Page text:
In addition to diet, things like play, weight lifting, sunlight, and proper sleep fight inflammation.
Hope that helps. Weight loss is just one of many benefits of primal. General health, increased libido, feeling good, and better levels of physical fitness also follow. Weight loss is just one side effect.
Last edited by cavemanj; 03-27-2011 at 03:05 PM.
I've done a little reading on Colpo lately and his major beef seems to be with people who believe in a "metabolic advantage" that comes from eating low-carb. Some people apparently claim that two people eating the same number calories will lose different amounts of weight if one is eating low-carb and the other is eating high carb. Another of his biggest claims is that calories are king, regardless of macro-nutrient composition. He seems to have a particular grudge with Dr. Eades and is pretty dismissive of Taubes. My understanding is that Colpo's book does in fact advocate a low-carb diet but I've also seen some recent posts where he talks about how many carbs he eats. I would enjoy reading his book for another viewpoint on nutrition but I'm not willing to shell out forty bucks.
I've been reading health and nutrition related materials for many years and after recently reading The Paleo Diet, Protein Power, The Abs Diet, The South Beach Diet, Good Calories/Bad Calories, Why We Get Fat, The Warrior Diet, the Paleo Solution and several others, I like Mark's ideas the best.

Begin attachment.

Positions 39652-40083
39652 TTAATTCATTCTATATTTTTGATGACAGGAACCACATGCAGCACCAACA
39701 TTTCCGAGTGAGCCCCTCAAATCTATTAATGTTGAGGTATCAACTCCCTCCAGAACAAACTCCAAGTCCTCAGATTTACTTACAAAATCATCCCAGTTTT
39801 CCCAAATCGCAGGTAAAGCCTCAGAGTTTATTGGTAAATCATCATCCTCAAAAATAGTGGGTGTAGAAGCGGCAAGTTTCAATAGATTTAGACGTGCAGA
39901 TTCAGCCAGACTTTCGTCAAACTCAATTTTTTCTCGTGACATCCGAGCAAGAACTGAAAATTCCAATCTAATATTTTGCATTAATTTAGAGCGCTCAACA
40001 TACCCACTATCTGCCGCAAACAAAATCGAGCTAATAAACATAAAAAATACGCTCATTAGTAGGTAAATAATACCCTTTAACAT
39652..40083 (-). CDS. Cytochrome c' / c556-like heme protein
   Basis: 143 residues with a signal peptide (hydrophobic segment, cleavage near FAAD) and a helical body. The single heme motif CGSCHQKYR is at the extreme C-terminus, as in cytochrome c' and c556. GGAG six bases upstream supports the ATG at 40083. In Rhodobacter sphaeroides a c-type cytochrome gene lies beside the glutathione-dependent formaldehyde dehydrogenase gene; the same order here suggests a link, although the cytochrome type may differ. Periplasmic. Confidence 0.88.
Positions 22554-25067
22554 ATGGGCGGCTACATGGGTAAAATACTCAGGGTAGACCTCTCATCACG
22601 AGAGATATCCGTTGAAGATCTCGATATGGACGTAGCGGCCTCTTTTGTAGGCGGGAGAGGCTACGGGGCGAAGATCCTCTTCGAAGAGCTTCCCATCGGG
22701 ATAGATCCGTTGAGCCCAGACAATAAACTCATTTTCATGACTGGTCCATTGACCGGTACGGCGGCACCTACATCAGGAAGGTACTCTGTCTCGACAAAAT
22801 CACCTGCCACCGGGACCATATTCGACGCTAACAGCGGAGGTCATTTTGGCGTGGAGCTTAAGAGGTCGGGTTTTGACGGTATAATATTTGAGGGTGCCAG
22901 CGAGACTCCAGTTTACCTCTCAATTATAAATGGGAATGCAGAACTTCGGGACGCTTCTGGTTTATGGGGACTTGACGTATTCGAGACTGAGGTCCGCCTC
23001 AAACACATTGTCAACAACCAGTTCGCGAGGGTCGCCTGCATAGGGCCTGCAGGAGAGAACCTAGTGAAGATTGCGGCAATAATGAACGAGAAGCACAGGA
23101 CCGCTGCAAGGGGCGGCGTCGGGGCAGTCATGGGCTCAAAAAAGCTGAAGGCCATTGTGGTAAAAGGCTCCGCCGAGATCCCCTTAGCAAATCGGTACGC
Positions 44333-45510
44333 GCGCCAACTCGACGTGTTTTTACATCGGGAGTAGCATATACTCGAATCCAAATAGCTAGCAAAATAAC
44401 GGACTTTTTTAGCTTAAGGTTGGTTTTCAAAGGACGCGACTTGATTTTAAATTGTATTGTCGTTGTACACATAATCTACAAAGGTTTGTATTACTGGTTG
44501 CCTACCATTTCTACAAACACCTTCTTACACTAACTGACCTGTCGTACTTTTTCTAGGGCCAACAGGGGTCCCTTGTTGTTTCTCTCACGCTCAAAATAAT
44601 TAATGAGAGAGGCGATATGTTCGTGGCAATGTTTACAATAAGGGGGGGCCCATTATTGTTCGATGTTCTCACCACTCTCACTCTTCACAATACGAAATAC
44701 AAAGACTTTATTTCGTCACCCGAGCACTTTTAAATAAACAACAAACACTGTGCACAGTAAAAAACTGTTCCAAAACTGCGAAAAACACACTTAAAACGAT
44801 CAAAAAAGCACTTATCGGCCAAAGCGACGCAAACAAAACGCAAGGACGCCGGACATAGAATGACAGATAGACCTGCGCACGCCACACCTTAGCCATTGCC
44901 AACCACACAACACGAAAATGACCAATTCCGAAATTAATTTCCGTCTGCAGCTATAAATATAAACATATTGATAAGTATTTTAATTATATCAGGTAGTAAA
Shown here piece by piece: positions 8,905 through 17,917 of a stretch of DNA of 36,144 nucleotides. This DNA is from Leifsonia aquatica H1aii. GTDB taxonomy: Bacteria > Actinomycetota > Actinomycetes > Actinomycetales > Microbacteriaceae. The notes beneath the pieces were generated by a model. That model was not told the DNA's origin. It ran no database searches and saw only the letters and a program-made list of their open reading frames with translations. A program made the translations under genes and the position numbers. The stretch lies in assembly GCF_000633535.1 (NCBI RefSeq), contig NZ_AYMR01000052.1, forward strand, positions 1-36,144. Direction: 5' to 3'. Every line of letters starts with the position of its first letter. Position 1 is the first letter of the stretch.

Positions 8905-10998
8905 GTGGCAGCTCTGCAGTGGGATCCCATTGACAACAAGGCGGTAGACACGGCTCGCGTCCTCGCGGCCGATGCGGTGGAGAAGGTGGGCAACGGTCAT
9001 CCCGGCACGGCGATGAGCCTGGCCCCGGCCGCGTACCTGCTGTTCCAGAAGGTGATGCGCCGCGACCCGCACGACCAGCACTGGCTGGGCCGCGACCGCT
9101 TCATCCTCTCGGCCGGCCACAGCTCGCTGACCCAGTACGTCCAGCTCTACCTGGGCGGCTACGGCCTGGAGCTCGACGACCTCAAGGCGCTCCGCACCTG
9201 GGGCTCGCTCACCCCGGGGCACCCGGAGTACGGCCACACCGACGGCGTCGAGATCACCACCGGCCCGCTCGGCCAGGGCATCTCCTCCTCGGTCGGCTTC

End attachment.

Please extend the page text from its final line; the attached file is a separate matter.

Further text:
Last edited by Corwin1968; 03-27-2011 at 03:27 PM.
I don't see Primal/Paleo being about macronutrient ratios, but about where they come from (beyond meeting physiological needs). Dr Kurt Harris thinks that for someone with a healthy metabolism, pretty much any macronutrient split will support good health as long as you're getting your basic physiological needs met; the important part is eliminating grains and avoiding excess fructose and PUFAs.
I am convinced that low carb is important for people with insulin resistance and overweight, but not convinced it really matters all that much for healthy people at a good weight who are at least moderately active. Increasingly I think we need to be clear which group we are referring to and recognize that there just is NO one perfect diet or macro ratio - it all depends, and some of it doesn't probably matter that much.
Interestingly, I remember reading about someone who was diabetic saying that adding sweet potatoes to their diet made their BG readings go down/didn't affect their BG readings... I don't remember where I read this, but it's food for thought... maybe it doesn't even depend on carbs necessarily, but primal/non-primal carb? or maybe a glucose/fructose difference? obviously it will depend on the individual too.
Originally Posted by tfarny
If you're displacing fat (specifically palmitic acid) with carbs, you will be more insulin sensitive (if your pancreas and metabolism aren't already screwed up) at least in the short term. For those who haven't read it, here's a post on Hyperlipid that discusses it: Hyperlipid: Physiological insulin resistance and palmitic acid again
Originally Posted by imasin
I agree with pretty much all of what's been said. You guys rock!